Do Only the Really Smart (or Stupid) Fly Without PowerPoint?

When I get ready for a training or a speech, the first thing I do is outline content in PowerPoint slides.  It helps me frame my thoughts and gauge for flow of material.  Then I go back and provide content for a supporting document like a handout.  And I’m lucky, I hand it off to someone else to make it all look pretty, cohesive, and professional before it ever goes live. 

I’m working on a pitch now for some seed funding, and my first thought is how do I organize the pitch through PowerPoint slides.  The information on guidelines for the pitch session even specifically references using “supporting slides.” 

PowerPoint seems to be the default when we want to present ideas to a group.  Whether there are words on a slide or just graphics, it seems to be the way everyone thinks when it comes to sharing ideas. Even the more innovative talk formats like Ted and Ignite talks almost always use slides.  I’ve written some do’s and don’ts based on experience for creating a winning presentation, but what if we ditched the slides all together in favor of another way? 

It’s well known that Jeff Bezos at Amazon called for just that in 2004.  He deemed presentation slides out and narrative text in.  Why? From his email announcing this: 

“A little more to help with the questions ‘why.’

Well structured, narrative text is what we’re after rather than just text. If someone builds a list of bullet points in Word, that would be just as bad as PowerPoint.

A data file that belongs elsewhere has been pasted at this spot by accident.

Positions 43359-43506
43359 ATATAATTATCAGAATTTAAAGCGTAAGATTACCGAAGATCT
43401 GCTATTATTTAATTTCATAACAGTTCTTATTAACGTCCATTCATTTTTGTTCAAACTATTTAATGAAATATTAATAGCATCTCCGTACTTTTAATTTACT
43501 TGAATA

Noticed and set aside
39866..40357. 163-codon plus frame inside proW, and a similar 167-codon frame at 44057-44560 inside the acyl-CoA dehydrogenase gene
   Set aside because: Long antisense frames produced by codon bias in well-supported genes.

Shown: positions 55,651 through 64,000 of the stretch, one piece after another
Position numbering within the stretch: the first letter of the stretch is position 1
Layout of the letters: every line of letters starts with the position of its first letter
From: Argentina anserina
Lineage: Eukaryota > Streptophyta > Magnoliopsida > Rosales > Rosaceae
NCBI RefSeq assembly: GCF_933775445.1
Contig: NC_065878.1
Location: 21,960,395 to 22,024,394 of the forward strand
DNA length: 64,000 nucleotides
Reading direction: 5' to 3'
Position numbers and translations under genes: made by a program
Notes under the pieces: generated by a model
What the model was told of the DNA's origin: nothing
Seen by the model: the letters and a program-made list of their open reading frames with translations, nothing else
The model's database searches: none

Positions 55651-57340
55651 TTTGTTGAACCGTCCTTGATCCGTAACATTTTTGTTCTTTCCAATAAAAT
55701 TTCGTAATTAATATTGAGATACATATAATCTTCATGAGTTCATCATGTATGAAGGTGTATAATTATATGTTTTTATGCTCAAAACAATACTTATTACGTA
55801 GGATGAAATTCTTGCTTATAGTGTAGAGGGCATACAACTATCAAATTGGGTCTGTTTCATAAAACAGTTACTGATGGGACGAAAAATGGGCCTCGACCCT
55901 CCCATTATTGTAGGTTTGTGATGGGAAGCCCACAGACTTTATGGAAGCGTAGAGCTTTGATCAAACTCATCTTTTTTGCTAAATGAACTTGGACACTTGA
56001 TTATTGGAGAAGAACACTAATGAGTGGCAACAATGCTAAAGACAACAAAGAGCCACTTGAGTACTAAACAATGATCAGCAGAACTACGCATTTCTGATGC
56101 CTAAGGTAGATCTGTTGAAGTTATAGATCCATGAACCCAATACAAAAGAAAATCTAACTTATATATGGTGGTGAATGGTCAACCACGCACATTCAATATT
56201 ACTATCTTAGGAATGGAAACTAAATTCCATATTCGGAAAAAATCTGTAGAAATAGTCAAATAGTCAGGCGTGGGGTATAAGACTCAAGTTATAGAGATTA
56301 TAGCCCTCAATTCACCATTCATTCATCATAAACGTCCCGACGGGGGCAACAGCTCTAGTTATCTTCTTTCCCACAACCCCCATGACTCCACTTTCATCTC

The reason writing a good 4-page memo is harder than ‘writing’ a 20-page PowerPoint is because the narrative structure of a good memo forces better thought and better understanding of what’s most important than what, and how things are related. 

PowerPoint-style presentations somehow give permission to gloss over ideas, flatten out any sense of relative importance, and ignore the interconnectedness of ideas.” 

He went on to say at another time: 

“Great memos are written and re-written, shared with colleagues who are asked to improve the work, set aside for a couple of days, and then edited again with a fresh mind.  They simply can’t be done in a day or two.” 

To summarize, Bezo (and I would agree) believes that this version of presentation style: 

  • Increases thinking and clarity of thought
  • Increases collaboration
  • Requires and builds patience

All this leads to better communication. 

Great narrative written format, like someone who can fly without PowerPoint in a pitch or presentation and opts only for narrative verbal prose to make a lasting point(s), is hard.  It’s really hard.   

I think Bezos also would say, ditching the PowerPoint helps me see who is smart, really smart.  And also, a really hard worker. 

So, if you are going to fly without the slides, you need to be a very good storyteller in written and/or verbal prose and know if your audience is geared well towards the shell shock of another format.  Amazon created an environment where no PowerPoint was the norm. Almost everywhere else this isn’t.  

So, should I fly solo with no PowerPoint in my pitch in June? You tell me.  Could it show that I am smart, hardworking and different or will I crash and burn given that the instructions for format already tell me my audience is expecting slides?  

Am I smart or just plain stupid ditching PowerPoint? 


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Mary Ila Ward